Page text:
This is the final installment of a 5-part series about specific strategies you can use in order to retain your best construction employees. You can find the first installment here, the second here, the third here, and the fourth here.
Pay them well
Dad explained to me, when I was quite young, that the wise person “knows which side his bread is buttered on.” Dad was referring to his relationship with his employer. He knew, that in order to keep his job he had to perform up to a certain standard or he would be on the job hunt. Now-a-days, the roles have shifted somewhat, and it is the construction business owner who must look at his employees when it comes to determining the matter of buttered bread.
At the very least, keep your pay scale in the ballpark of what your market is paying. And, don’t wait until someone leaves to learn what others in your industry are paying. One simple way to check, is to use the information you can find on the website of the recruitment business known as indeed. Go here, enter the job title in the open section of the first block, hit search, and receive a plethora of information. You can refine the search as you progress in order to gain more and more specific information.
Consider the whole cost
If you can’t afford to pay them well, how are you ever going to afford to replace them? When it comes to the cost of employee turnover, you’ll do well to consider the whole picture. This article from Jobsite takes a look at some tangible as well as intangible costs connected with employees walking off your jobsites.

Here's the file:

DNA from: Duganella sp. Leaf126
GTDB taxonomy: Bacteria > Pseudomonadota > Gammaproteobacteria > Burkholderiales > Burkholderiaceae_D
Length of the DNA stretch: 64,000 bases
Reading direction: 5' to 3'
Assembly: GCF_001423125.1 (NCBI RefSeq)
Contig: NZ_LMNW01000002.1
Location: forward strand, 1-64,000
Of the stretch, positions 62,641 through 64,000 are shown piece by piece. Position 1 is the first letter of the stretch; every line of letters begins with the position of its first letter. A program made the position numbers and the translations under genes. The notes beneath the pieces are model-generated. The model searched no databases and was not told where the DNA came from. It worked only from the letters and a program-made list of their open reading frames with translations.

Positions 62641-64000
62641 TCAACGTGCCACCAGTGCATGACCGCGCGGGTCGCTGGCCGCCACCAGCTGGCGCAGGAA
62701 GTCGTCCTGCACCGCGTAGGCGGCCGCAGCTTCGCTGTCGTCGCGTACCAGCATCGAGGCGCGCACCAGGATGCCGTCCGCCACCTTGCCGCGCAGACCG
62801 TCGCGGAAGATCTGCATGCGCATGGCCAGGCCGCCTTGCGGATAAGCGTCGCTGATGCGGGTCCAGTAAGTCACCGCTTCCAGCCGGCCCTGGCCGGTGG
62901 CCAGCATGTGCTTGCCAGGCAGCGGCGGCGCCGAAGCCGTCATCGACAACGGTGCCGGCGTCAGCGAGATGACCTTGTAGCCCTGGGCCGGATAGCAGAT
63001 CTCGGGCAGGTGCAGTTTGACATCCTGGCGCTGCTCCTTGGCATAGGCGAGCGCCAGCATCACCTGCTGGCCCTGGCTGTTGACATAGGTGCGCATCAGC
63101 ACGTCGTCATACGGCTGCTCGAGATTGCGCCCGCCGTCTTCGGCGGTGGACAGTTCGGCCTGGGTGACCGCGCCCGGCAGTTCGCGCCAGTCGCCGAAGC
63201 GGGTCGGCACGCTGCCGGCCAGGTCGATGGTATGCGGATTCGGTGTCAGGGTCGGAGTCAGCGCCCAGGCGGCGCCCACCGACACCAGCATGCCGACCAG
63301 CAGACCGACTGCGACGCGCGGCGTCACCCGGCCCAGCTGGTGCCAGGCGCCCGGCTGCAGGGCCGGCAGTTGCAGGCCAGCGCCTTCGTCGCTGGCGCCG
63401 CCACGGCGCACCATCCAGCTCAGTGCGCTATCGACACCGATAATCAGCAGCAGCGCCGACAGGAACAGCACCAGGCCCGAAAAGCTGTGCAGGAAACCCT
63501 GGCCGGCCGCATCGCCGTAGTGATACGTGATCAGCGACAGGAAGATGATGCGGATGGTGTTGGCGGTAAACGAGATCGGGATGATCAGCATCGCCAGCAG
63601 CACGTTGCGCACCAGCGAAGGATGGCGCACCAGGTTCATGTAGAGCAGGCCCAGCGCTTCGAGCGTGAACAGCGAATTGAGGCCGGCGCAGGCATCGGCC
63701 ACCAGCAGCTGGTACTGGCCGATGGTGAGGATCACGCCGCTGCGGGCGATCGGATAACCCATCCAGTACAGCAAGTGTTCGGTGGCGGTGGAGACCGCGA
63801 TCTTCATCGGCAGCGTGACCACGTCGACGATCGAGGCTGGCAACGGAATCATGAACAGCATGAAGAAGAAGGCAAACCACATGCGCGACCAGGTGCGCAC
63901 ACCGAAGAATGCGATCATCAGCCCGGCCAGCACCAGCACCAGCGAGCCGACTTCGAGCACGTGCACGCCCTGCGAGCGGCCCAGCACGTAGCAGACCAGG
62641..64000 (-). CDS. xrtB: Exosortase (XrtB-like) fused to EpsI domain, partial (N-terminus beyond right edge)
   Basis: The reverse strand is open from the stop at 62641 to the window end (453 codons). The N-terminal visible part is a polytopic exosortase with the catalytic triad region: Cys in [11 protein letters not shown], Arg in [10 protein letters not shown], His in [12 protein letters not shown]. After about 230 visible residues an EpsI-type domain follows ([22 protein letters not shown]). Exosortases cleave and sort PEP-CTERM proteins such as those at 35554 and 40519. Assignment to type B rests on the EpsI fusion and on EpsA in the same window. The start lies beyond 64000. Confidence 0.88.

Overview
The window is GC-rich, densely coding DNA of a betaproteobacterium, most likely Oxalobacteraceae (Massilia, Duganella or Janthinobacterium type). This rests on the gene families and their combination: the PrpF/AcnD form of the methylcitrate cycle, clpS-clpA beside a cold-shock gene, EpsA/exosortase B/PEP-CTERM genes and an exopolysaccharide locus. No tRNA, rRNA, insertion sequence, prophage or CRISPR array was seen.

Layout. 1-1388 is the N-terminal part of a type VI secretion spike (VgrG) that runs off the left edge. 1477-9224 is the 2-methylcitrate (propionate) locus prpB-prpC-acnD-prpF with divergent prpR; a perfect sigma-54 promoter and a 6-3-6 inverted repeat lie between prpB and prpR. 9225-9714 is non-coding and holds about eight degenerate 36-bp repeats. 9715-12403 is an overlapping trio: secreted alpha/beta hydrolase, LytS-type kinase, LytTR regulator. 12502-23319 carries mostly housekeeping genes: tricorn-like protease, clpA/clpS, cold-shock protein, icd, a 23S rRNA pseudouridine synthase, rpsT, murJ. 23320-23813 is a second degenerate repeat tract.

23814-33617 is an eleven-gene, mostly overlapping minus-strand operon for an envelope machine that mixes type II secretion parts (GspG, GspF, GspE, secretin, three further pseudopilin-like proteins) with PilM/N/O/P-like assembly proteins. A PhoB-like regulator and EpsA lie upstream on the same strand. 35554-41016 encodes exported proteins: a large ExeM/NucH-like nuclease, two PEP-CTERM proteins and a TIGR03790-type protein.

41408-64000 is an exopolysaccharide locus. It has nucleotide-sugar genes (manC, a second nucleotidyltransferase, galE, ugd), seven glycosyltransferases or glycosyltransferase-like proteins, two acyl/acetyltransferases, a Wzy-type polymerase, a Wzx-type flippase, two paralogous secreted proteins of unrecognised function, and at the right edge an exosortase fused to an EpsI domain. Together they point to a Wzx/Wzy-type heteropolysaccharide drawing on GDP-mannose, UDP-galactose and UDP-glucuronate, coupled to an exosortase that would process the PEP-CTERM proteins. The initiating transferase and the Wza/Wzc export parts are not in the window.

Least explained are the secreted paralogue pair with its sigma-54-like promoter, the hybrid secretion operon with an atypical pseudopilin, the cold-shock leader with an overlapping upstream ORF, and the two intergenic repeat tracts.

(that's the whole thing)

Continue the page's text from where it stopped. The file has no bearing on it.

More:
Retain them – parts 1 through 5
Coming full circle, it is time to admit that pay for your employees matters. Yet, if the only thing you offer is a bigger pay package you’re not likely to retain your best employees long-term. In a Harvard Business Review article, titled What Matters More to Your Workforce than Money the author states, “One of the most striking results we’ve found is that, across all income levels, the top predictor of workplace satisfaction is not pay: It is the culture and values of the organization, followed closely by the quality of senior leadership and the career opportunities at the company.”
This same author goes on to state, “While pay can help get new talent in the door, our research shows it’s not likely to keep them there without real investments in workplace culture: making a commitment to positive culture and values, improving the quality of senior management, and creating career pathways that elevate workers through a career arc in the organization.”
Be always on the lookout for ways you can improve the experience for your best employees. Make it a priority. Make it happen.